The world economy maintains a weak trajectory marked by the developed countries and the adjustments in the emerging exporting economies. On the one hand, the developed countries maintain anemic growth weighed down by structural factors that the authorities refuse to face decisively, and by the other China, which could give us a scare with decreases in growth expectations. We believe that these fundamental changes with the fall in productivity, demographic changes and the increase in inequality have reduced the potential growth rate and affect the behavior of the basic variables: real equilibrium rates and inflation.
We think that many of the economic authorities still do not recognize this diagnosis, and think that the financial hangover and the European debt crisis have caused the delay and the weakness of the cycle. But the reality is that monetary policy has limitations and collateral effects that pose a risk to global financial stability.
Only consumption has sustained the North American growth, driven by a job that shows signs of exhaustion.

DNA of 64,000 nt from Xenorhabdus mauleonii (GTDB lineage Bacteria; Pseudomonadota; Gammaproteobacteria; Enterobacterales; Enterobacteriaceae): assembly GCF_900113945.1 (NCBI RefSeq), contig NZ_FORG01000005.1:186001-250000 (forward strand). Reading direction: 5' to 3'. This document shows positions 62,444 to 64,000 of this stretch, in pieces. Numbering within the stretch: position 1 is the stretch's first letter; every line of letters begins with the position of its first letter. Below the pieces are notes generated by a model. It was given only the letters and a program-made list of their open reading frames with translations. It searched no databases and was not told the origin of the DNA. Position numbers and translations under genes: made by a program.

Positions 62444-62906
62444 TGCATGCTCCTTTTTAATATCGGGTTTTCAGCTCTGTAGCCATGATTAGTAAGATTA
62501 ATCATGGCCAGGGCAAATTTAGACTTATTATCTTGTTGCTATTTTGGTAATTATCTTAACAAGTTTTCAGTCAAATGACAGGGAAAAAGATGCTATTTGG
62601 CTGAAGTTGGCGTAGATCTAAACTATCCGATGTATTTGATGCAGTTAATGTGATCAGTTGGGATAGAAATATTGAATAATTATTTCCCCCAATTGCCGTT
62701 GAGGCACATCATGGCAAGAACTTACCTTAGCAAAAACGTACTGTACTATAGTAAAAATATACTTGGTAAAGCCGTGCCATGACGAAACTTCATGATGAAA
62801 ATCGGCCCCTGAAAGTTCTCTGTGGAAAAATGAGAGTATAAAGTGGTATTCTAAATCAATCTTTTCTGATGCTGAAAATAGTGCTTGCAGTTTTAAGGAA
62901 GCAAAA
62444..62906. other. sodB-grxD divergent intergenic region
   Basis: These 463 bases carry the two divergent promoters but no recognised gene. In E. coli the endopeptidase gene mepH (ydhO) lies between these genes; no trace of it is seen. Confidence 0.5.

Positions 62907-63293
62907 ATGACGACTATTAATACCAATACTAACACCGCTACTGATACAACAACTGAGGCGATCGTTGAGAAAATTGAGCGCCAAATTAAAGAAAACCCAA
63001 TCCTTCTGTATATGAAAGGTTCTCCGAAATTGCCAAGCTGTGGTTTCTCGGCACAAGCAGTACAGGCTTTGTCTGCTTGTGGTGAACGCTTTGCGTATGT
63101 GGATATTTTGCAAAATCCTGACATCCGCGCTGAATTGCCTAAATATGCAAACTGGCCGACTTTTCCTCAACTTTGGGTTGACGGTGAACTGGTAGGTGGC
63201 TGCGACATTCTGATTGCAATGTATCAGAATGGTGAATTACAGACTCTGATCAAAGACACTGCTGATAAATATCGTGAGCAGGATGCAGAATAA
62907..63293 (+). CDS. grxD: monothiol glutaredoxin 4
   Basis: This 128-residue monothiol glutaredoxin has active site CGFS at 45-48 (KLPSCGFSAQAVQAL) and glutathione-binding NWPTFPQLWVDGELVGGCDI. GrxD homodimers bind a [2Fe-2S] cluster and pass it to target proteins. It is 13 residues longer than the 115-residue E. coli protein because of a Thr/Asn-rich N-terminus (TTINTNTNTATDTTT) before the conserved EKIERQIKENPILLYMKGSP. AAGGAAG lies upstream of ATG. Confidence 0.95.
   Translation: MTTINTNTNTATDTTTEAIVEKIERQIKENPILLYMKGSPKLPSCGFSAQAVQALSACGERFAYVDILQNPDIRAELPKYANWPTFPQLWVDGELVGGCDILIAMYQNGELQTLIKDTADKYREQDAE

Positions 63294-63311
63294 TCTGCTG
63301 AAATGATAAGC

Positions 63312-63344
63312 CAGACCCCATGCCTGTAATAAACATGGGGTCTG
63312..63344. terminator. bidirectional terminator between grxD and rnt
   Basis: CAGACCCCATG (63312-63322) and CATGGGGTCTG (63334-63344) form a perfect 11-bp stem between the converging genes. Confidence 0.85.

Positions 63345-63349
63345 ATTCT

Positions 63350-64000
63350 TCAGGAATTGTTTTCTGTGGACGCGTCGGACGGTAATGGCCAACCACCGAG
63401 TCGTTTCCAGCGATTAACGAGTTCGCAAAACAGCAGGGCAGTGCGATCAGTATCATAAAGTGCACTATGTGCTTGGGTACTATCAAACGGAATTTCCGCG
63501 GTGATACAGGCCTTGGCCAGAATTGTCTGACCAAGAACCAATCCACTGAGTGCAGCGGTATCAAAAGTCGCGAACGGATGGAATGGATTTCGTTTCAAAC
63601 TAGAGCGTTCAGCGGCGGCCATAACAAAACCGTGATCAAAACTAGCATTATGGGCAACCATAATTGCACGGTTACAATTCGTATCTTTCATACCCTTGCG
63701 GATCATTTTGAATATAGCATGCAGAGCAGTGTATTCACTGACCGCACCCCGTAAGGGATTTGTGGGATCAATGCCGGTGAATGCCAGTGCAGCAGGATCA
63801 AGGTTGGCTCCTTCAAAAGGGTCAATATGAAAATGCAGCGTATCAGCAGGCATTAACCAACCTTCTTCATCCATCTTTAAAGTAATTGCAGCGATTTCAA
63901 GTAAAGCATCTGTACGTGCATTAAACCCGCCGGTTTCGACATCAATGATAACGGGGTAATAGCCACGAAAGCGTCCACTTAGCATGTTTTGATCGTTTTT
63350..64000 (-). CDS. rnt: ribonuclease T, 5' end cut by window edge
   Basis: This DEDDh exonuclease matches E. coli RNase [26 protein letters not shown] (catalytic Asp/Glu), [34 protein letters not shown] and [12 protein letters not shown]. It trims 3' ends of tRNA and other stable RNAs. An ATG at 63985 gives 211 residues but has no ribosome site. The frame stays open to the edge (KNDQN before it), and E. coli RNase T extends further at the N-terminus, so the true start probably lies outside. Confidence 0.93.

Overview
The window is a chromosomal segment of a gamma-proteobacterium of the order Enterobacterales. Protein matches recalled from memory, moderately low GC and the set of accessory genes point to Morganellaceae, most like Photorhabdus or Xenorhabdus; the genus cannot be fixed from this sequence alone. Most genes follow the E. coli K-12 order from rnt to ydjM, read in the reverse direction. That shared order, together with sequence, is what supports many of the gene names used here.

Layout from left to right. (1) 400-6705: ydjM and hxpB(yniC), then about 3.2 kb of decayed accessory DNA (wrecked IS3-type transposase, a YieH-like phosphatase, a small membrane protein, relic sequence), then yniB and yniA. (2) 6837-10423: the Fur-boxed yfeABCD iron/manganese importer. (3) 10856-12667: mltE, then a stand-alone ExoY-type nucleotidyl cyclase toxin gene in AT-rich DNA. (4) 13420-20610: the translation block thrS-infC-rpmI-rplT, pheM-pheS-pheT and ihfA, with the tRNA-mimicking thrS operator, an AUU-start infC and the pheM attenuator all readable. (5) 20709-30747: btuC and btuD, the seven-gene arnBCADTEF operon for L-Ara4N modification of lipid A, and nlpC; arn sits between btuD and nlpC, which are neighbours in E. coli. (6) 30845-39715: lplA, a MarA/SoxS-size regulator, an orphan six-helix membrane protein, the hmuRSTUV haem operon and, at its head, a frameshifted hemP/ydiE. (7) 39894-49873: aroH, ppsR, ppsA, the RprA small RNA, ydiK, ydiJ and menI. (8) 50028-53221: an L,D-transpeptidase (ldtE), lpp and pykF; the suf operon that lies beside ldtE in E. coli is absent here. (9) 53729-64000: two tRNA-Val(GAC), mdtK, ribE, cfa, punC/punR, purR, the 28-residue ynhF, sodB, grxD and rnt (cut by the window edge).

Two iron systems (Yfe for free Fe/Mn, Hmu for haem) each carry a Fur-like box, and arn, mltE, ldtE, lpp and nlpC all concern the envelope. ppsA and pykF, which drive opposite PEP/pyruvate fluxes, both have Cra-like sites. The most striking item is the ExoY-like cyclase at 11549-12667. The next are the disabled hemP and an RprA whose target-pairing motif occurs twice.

Apart from the structural factors, which in our opinion hinder activity, the greatest short-term risk is the evolution of the United States, which is already in a very advanced cycle with investment, the foreign sector and the public contributing nothing or very little to growth. Only consumption has contributed to North American growth, which has been driven by strong job creation that is already showing signs of slowing down.
With these long-term expectations, we maintain a defensive position without risk in equities, and focused on profitability strategies via coupons of the fixed-income portfolio and dividends. Our biggest bet is corporate bonds, where hybrids and financial AT1s stand out. In equities we have exposure to the European real estate and telecommunications sector.